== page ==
Elfredge interrupted.

“Actually, I was being facetious about the audience surrogate remark. Some other time I’d probably find what you’ve just told me fascinating, but right now the only thing I’m interested in hearing from you is who you are, why I’m being followed, and why you think I need a security detail. So, unless what you’re going to say next has something to do with the any one of those topics, I’d just as soon skip it.”

“I’m sorry, Elfredge. You need to know just a few more details before we get to your questions. Please. You get lunch at the Boathouse.”

“Weeelll, okay. But only because it’s the Boathouse and it’s such a fine day for lunch on the deck.”

“In return, I’ll try to be brief,” said Johanna. “We need to fast forward a billion or so years after the solar system first emerged to the time when certain protobionts developed into the first living cells called prokaryotes. Indeed, scientists have since proven, by applying the laws of physics and chemistry, prokaryotes could have spontaneously formed in this manner. Two billion or so years later, these prokaryotes evolved into more sophisticated cellular structures called eukaryotes. Eukaryotes went on to form an intracellular symbiosis with certain organelles such as mitochondria.”

“As in mitochondrial DNA?” asked Elfredge, finally snagging a term with which she had some familiarity.

“Precisely,” answered Johanna. “A cell’s mitochondrion contains DNA different and distinct from the DNA located in its nucleus. What scientists have yet to understand is that mitochondrial DNA evokes sentience.”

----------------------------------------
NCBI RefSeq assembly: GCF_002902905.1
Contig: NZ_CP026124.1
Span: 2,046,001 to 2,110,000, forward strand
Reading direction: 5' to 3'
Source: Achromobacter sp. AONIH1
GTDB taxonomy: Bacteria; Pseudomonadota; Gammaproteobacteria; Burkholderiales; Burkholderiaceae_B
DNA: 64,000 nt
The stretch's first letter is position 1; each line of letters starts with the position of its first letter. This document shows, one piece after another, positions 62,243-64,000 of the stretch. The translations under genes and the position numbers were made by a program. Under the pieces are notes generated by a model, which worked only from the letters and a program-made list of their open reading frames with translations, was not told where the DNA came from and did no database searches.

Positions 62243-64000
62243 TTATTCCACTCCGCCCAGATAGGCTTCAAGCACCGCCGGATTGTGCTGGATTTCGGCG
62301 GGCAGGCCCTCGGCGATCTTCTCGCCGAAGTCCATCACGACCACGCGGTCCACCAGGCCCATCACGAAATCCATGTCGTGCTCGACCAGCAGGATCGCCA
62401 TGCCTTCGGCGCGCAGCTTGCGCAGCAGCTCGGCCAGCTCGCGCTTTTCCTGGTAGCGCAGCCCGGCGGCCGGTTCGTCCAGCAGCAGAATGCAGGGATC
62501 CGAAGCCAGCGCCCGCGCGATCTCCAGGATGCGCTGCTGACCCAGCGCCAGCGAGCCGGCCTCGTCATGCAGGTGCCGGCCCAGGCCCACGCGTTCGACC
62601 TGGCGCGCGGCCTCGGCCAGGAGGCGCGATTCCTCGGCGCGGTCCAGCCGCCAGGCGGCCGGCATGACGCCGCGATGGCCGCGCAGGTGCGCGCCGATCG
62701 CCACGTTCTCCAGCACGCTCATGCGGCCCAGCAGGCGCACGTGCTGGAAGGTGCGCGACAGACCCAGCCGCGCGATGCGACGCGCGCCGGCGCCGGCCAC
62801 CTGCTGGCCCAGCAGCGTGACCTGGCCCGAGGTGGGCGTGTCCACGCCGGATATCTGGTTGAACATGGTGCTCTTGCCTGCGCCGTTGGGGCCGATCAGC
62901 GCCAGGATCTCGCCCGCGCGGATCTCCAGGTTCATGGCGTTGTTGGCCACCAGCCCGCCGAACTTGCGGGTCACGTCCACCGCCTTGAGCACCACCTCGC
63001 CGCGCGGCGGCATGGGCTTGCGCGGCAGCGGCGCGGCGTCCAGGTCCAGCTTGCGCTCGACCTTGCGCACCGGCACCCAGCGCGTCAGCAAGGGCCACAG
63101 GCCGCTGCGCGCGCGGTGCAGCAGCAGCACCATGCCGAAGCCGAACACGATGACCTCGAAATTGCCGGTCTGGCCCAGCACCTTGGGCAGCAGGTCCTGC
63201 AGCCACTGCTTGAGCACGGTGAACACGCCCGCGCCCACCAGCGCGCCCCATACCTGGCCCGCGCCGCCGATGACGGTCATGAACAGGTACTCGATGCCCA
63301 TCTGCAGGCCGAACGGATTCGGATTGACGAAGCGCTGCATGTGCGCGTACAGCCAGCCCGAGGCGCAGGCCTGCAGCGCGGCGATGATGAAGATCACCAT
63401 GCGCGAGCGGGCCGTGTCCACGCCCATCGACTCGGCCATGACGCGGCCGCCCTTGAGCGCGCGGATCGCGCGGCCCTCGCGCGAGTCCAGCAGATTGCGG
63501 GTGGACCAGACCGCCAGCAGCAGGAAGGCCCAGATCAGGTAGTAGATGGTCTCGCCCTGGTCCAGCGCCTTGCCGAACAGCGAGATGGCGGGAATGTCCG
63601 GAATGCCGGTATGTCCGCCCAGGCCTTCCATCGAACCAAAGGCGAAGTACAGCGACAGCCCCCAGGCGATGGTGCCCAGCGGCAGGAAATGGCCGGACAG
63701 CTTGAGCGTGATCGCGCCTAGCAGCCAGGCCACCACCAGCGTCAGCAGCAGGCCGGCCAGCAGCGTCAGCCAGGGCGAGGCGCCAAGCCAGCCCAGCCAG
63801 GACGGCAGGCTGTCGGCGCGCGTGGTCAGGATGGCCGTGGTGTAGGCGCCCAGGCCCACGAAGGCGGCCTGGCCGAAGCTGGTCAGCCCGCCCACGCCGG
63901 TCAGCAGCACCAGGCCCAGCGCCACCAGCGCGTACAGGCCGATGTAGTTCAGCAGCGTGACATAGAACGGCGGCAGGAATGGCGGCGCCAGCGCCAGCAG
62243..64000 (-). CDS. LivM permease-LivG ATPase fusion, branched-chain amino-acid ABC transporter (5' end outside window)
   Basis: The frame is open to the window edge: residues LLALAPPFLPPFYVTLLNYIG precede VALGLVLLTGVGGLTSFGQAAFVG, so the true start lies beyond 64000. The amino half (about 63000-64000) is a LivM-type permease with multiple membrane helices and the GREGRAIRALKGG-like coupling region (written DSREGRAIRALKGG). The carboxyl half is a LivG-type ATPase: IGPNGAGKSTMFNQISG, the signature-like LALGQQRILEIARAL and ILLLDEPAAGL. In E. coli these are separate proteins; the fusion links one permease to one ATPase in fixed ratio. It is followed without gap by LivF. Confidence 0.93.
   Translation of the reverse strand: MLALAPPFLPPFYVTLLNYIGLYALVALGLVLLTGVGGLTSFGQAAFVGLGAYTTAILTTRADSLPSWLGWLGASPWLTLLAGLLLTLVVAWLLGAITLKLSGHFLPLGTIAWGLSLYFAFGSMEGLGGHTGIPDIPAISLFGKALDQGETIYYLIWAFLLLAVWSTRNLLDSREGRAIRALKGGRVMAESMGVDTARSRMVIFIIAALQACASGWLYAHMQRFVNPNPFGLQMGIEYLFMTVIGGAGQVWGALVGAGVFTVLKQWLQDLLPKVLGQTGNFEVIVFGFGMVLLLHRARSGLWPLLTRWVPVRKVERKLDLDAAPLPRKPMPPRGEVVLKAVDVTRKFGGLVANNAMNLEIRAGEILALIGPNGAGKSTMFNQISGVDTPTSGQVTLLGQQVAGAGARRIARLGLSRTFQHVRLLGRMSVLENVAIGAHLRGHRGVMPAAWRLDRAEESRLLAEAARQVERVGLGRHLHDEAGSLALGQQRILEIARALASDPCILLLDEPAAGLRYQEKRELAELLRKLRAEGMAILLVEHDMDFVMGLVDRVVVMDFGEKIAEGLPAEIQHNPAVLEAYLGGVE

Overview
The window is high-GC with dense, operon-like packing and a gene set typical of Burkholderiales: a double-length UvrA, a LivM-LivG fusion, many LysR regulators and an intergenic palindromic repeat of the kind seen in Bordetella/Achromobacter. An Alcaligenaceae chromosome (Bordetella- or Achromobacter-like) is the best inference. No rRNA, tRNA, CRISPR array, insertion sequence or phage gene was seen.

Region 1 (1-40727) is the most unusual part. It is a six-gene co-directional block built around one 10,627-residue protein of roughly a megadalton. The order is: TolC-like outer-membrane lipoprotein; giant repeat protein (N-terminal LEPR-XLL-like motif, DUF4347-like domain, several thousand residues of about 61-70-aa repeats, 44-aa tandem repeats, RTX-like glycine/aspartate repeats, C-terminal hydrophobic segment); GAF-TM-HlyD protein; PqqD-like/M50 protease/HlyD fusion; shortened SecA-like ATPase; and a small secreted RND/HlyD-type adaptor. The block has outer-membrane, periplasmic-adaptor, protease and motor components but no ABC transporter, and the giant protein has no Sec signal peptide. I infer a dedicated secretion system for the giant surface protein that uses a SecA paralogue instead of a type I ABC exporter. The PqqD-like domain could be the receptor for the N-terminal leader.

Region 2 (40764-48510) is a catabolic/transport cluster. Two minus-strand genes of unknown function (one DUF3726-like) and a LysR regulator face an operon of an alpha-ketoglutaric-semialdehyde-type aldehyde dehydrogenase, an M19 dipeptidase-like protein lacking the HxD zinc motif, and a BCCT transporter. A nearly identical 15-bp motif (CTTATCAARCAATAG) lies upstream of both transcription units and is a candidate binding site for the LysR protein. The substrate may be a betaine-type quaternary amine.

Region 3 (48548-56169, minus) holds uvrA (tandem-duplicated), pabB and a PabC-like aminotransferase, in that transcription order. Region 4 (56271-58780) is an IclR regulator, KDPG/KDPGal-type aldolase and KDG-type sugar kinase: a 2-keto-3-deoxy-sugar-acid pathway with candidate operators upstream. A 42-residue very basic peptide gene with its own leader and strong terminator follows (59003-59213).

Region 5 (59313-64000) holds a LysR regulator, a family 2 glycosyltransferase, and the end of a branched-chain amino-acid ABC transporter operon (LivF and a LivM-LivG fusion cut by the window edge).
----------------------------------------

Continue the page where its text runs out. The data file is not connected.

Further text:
Michael, seeing the puzzled look on Elfredge’s face, broke in, “Let’s go back to metaphor. I imagine you are a Star Wars fan.”

Elfredge swung an imaginary light saber. “Use the Force, Luke,” she said, trying her best to imitate Obi-Wan Kenobi.

Michael laughed. “Do you remember in Episode I of Star Wars when Shmi, Anakin Skywalker’s mother, tells Qui-Gon Jinn that Anakin has no father, rather she simply became pregnant with him?”

“Sure, and that prompts Qui-Gon Jinn to test the level of midi-chlorians in Anakin’s blood.”

“And then Qui-Gon explains that midi-chlorians are microscopic life-forms that live in the cells of all living organisms and communicate directly with the Force.”

It took a moment for Elfredge to realize Michael had finished speaking. “And so?” asked Elfredge.

“So,” said Johanna, slowly, “think of the Force as the ‘to be’ singularity.”

A look of realization replaced that of puzzlement on Elfredge’s face.
“I need to sit down for a minute,” she said. “You two are starting to make sense.”

Elfredge walked over and took a seat on a vacant park bench. Michael and Johanna sat down next to her.

“Let me get this straight,” said Elfredge. “You’re telling me living organisms serve as hosts for matter particulates called mitochondria and mitochondria communicate with a real force, with dark energy?”